Thursday, 19 March 2015

If Trees Could Talk

If Trees Could Talk – Wicklow trees and woodlands over four centuries. by Michael Carey. Coford, 2009. pp 295. Illustrated.

This review was written on June 18th 2012

This book was presented to me by the Irish Tree Society on the occasion of my 90th Birthday. It is a hardback, beautifully illustrated with photos, maps and designs, and it provides a valuable account over the last four centuries of the silvicultural history of Wicklow, our must heavily wooded county in Ireland. Surely no city in these islands has such a close neighbour so rich in mountain, forest, lake, sea and sky, and with so many historical associations and so accessible to its citizens. And yet despite its closeness to Dublin with its population of more than one and a half million, it remains largely unspoilt.

The eastern part of the county along the seacoast is flat, the centre is mountainous along its entire length and the western side drifts slowly down from the uplands to the central plain of Ireland in Kildare and Carlow. There are only two crossings east/west suitable for motor traffic in the entire county because of its mountainous spine; and these are hardly motorways. Heavy traffic north/south is confined to the motorway on the eastern side and the main road to Carlow and Wexford on the western side. Do these physical and georaphical features partly account for the relative remoteness of much of the county?

Mount Usher
The central mountainous part is heavily treed as is evident if one travels by train from Arklow in the south to Wicklow town further north. The train follows the Avonmore River along its course into the hills at Rathdrum and for a distance of about three miles is enveloped in forest. Later, as the train leaves Wicklow town it travels north to Greystones and Dublin along the shoreline of the Irish Sea for a distance of five miles or more.  I recently took the train to Arklow for the first time in some years and as I travelled, first along the seashore and then through dense forest, I was reminded of the excitement which was part of train travel during my boyhood.

A curious tree in Powerscourt Estate
The silvicultural history of the county is reflected in the changing political and social history of its citizens over the centuries. Many of our great estates were established there during the various turbulent land changes and plantations over the centuries and perhaps the greatest changes in land ownership has occurred during the last century or so as the great estates have slowly but inexorably given away to the decline of the numbers and influence of the landed gentry, a decline which was inevitable after the many land acts of the late nineteenth and early twentieth centuries.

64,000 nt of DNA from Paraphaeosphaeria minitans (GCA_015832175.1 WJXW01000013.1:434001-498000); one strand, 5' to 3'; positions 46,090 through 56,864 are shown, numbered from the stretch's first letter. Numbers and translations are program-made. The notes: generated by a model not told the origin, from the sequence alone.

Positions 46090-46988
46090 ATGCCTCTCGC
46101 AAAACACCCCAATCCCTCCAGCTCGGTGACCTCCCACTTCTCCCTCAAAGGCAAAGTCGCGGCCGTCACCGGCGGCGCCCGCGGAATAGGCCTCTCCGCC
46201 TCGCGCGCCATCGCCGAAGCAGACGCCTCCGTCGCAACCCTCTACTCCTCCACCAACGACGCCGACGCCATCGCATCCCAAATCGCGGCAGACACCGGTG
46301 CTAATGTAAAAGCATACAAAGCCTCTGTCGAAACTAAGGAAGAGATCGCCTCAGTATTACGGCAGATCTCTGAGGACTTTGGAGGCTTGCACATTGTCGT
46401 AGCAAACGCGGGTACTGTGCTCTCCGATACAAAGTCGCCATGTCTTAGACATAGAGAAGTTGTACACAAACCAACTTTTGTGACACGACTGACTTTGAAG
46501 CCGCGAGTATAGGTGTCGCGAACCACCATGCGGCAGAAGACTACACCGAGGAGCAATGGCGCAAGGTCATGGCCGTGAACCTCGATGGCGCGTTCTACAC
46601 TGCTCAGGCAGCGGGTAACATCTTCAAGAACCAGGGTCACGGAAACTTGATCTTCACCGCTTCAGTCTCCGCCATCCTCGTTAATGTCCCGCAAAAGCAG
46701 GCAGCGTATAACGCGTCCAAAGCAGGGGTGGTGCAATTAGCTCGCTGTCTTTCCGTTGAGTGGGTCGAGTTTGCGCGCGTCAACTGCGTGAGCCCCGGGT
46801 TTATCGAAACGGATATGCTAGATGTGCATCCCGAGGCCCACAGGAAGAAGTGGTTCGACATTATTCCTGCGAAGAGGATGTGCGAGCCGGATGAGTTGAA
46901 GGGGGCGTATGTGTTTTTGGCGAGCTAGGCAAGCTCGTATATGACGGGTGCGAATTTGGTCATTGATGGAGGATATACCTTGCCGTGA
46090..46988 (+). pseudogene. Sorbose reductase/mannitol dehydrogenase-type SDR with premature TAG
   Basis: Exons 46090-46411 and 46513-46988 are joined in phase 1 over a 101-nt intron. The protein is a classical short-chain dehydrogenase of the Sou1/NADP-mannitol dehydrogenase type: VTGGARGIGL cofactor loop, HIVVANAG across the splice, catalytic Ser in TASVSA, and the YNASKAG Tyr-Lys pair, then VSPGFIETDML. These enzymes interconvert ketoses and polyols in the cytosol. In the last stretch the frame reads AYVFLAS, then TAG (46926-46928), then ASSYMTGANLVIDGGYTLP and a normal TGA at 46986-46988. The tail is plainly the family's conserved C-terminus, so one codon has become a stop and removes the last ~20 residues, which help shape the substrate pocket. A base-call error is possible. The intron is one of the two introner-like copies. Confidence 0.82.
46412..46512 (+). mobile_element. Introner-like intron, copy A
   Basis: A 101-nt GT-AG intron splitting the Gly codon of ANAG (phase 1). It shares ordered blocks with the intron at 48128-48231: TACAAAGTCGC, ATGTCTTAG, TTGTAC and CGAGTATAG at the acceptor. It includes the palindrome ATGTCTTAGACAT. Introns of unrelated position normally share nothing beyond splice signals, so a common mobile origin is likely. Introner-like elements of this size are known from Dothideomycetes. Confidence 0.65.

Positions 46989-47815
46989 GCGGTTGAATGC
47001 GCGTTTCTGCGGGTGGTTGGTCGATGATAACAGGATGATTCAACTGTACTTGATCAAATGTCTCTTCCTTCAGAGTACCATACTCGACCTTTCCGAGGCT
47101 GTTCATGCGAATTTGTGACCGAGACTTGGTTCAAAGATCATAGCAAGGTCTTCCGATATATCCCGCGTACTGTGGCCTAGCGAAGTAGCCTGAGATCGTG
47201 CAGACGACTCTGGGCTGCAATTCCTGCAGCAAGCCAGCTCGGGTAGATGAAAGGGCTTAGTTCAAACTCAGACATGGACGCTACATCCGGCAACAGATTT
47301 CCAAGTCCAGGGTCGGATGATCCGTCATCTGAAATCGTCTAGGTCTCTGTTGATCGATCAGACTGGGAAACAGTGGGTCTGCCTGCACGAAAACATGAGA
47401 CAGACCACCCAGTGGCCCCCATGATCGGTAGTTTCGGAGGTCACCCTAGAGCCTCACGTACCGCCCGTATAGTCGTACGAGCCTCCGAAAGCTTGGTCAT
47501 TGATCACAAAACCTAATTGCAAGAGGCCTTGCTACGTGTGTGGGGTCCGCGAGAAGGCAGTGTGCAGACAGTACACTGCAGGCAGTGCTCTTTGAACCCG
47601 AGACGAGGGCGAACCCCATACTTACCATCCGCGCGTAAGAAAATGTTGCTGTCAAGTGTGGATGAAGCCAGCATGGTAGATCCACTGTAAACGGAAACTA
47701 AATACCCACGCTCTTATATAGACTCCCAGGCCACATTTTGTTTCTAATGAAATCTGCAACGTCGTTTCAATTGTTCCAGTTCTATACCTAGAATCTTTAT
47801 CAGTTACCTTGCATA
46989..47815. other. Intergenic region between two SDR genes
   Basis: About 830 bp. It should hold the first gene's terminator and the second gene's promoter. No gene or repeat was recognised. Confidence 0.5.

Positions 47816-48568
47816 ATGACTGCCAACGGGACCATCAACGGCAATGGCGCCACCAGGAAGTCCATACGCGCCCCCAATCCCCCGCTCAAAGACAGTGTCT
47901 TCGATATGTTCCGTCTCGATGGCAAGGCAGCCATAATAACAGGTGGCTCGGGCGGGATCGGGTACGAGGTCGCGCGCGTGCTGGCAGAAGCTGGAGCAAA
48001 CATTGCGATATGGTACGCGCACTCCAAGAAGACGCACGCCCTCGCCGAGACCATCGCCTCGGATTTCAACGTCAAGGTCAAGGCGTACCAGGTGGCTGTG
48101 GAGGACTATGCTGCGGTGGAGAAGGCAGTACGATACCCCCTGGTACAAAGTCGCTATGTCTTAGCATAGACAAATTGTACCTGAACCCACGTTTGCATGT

The book is divided into three main sections. The first section is headed The Woodland Resource. The history of the resource in terms of trees and the extent of woodlands is based on aspects of archaeology, pollen analysis, documentary records, ecological surveys, place names and iconography. It is based on various surveys conducted over the centuries, including the Ordnance Survey of 1835-40 and the first census in Ireland in 1841.

The second section deals with tree planting in the county over the
Granddaughter Rosie runs through a tree in Kilmacurragh
 centuries. We learn of the great estates which evolved during the plantations which were a feature of our turbulent history during previous centuries. These included the great Fitzwilliam estate, the Rosanna estate in Ashford, the Downshire estate, Charleville, Kilmacurragh, Kilruddery, Powerscourt, La Touche in Bellevue and Mount Usher.

The third section deals with the woodland industries which were associated with forestry and which were important in relation to house and ship building, the provision of fuel, and pipe and barrel production, leather tanning and iron and charcoal smelting. Because of its particular importance and its extent, the Fitzwilliam estate receives particular attention from the author in terms of the industries associated with its management and its extensive plantations. We are still left with about 60 hectares of old oak as part of the Coolattin forest and now cared for by Coillte. It was a remnant rescued from the developers of the extensive mature oak forest which was felled by them about twenty years ago. These remaining old oaks survived thanks to local pressure as well as the influence of the Irish Tree Society and Charlie Haughey who was Taoiseach at the time of the dissolution of the estate 

Michael Carey refers to Avondale, the home of Charles Stewart Parnell and his forbears, and of its importance as the headquarters of Irish forestry in terms of silvicultural education, research and reputation. It is here and in its connecting establishments that the professional aspects of the forestry industry in Ireland are based and it is in Avondale that the public are welcomed to enjoy its wide variety of trees and to learn of the workings of the tree industry and its importance to the welfare of our country.

Granddaughter Molly and friend in the Garden of Ireland
If for no other reason, the illustrations alone would justify having the book in one’s library. The pictures of remarkable trees are outstanding, as are the maps. The many photos of scenery, houses and other artefacts complete a full and attractive account, historical, political, social as well as silvicultural, which justifies the sobriquet of Wicklow as the so called Garden of Ireland.

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